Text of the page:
There’s also a multiplayer option for up to three players, which is arguably the game’s real draw. Instead of firing at enemy ships, this mode has up to three players blasting away at each other’s walls. The rest of the mode is about the same as always, although you no longer have to deal with craters or grunts. You do, however, have to deal with your own walls spontaneously combusting, even if there’s nobody actually controlling the other players. The usual cycle continues until you hit a maximum number of rounds, in which case the winner is determined by score. You’re also eliminated if you lose three credits, which is far more likely nowadays than running out of quarters. Should all the players stay in long enough that the losers aren’t allowed to continue, there’s a scene of the losing players about to be beheaded. Thanks for that, Atari Games.
The game’s graphics aren’t fancy, but they work well enough. There’s an interesting visual touch where the building and cannon phases have a simple tactical view, which transitions into a high-detail view when a battle phase begins. The sound is also serviceable, if not fantastic, with the only real standout track being the hectic theme that plays during the building phases. The game does make use of a lot of digitized speech, with some guy doing his best to put on a British accent calling out when to start and stop firing, as well as a few game hints.
The two halves of the game come together just well enough it can draw you back again and again, although you’ll probably leave every attempt feeling annoyed. There’s a fantastic concept in there, which is why it’s a real shame it’s never had a sequel or a reboot that might bring in just a bit more polish. At the very least, there’s plenty of ports to be found, both of the original arcade version and for various consoles, some of which add on some interesting extra features. While most of these ports can’t support the three player multiplayer of the arcade, a majority of them have multiple difficultly levels. Unfortunately, they bring over the limited continues from the arcade version as well, so it’s a rough trade.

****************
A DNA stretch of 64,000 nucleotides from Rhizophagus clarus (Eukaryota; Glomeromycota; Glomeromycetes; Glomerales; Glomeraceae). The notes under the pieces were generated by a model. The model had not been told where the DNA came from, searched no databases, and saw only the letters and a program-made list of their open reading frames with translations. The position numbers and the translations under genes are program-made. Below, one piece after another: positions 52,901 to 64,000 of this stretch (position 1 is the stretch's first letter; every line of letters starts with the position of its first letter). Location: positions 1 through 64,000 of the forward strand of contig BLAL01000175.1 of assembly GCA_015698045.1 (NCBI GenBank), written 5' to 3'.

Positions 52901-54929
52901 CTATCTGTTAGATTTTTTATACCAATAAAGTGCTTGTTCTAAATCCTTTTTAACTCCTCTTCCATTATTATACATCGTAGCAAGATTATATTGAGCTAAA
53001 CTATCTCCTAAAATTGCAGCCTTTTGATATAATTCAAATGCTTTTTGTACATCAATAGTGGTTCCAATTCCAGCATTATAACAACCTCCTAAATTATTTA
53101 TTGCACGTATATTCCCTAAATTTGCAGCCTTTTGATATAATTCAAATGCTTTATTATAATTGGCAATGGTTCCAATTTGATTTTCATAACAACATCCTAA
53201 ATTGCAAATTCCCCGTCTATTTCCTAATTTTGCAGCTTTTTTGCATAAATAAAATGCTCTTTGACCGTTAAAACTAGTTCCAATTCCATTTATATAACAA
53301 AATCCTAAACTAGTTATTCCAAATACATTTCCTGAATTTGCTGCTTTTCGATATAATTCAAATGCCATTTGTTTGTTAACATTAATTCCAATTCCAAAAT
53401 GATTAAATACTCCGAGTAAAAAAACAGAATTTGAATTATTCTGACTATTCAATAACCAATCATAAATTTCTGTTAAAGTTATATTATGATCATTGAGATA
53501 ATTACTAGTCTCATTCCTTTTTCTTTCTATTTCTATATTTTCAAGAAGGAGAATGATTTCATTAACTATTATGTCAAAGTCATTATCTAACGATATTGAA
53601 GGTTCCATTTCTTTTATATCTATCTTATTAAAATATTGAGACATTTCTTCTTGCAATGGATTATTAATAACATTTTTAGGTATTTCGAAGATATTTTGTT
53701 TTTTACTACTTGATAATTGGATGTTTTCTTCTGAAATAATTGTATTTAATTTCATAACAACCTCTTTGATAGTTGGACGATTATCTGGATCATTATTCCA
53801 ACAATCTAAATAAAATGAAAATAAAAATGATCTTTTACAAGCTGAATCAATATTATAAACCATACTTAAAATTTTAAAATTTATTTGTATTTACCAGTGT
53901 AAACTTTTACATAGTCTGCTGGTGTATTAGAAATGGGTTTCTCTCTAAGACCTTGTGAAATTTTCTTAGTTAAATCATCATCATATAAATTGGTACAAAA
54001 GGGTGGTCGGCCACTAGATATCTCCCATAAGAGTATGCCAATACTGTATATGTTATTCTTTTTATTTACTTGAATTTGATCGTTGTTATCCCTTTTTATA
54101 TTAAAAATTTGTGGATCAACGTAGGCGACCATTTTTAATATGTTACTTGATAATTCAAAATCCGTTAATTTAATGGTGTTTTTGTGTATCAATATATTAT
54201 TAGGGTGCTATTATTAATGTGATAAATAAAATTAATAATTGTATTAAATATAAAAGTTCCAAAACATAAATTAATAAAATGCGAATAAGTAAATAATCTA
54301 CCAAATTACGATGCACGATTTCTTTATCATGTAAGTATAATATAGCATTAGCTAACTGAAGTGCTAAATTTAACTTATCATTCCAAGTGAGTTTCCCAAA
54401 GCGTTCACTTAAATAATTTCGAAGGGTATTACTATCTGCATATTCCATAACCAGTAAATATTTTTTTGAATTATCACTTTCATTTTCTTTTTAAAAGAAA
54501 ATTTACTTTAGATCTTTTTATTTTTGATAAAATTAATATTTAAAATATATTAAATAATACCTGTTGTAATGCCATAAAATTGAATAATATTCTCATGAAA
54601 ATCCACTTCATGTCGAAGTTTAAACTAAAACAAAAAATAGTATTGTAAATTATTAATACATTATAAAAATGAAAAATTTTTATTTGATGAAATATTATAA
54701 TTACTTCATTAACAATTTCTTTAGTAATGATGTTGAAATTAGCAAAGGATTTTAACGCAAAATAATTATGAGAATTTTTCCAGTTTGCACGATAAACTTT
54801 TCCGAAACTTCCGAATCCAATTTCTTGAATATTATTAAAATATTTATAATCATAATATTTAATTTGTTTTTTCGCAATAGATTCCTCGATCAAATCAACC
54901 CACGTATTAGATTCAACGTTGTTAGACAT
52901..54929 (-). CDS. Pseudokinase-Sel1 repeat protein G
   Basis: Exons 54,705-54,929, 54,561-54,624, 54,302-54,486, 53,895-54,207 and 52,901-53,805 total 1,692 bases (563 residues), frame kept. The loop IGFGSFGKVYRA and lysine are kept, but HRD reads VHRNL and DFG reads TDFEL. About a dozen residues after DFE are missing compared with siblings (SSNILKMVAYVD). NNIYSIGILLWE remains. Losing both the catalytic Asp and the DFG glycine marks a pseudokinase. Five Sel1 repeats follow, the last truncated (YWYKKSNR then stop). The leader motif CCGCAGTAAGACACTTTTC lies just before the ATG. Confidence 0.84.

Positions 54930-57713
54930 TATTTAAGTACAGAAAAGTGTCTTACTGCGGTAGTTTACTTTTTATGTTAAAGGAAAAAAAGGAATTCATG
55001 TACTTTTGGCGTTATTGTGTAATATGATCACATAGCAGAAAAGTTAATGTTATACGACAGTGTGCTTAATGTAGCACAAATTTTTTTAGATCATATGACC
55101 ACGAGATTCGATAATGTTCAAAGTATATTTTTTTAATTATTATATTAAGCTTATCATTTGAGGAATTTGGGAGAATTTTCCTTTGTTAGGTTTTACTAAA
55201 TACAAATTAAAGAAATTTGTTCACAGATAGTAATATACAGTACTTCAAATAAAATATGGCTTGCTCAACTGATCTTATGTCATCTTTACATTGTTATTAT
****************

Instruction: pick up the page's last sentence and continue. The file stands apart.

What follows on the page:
The Atari ST version looks and plays pretty accurately to the arcade, with its biggest flaw that the battle phases suffer from massive slowdown. It also supports the ST’s mouse, which works great for the battle phases, but is too fiddly to rely on during the building phases. It’d be a pretty decent port with nice music, if it weren’t for how slow it was. The Amiga version is almost identical, aside from having somewhat better audio.
The Commodore 64 version also supports three players, with the third player using the keyboard. It’s a little more sluggish than most other ports, but otherwise plays pretty well. Since C64 joysticks typically only have one button, rotating is done by holding the fire button down and using the joystick, which works fairly well.
The DOS version is the most accurate of all the ports, to the point where it can support three players. At least, if you can figure out some way to get three people around one computer. This version also features an Enhanced mode, which introduces new foibles to the game. If you have three cannons, you can trade them in for the ability to place a balloon, which will convert an enemy ship or an opponent’s cannon to your side. The single player Enhanced mode also adds houses to the map, which will spawn a grunt if you build over them. It’s a fantastic port that outclasses a great many arcade to DOS ports of the time.
The Famicom version was actually brought out by Konami, and the music and art style make that very clear. The structure has been changed so that there’s several different campaigns of varying difficulties, each with its own theme. The easiest campaign has a Little Red Riding Hood setting, the medium has a fantasy theme, and the final campaign takes place in ancient Japan. Each campaign is split into several levels, which are now cleared either by hitting a certain point target, or by bringing the number of enemies down to zero. Some levels also have special conditions, like having to surround a certain object on the map to win, or having enemies that turn into obstructing tombstones when destroyed. The whole thing has a different feel to it, one with a slower pace, and it’s generally a little easier on the whole. It even offers you unlimited continues and a password feature, and considering how tough the arcade version could get, it’s very appreciated.
The NES version is a straight conversion of the arcade, with the only real fault being that it’s not as pretty as the original version. It doesn’t have any other real faults, so it’s a pretty serviceable port. Unfortunately, it’s not nearly as interesting as the Famicom version. At the very least, it has a very silly manual, if you consider that sort of thing a plus.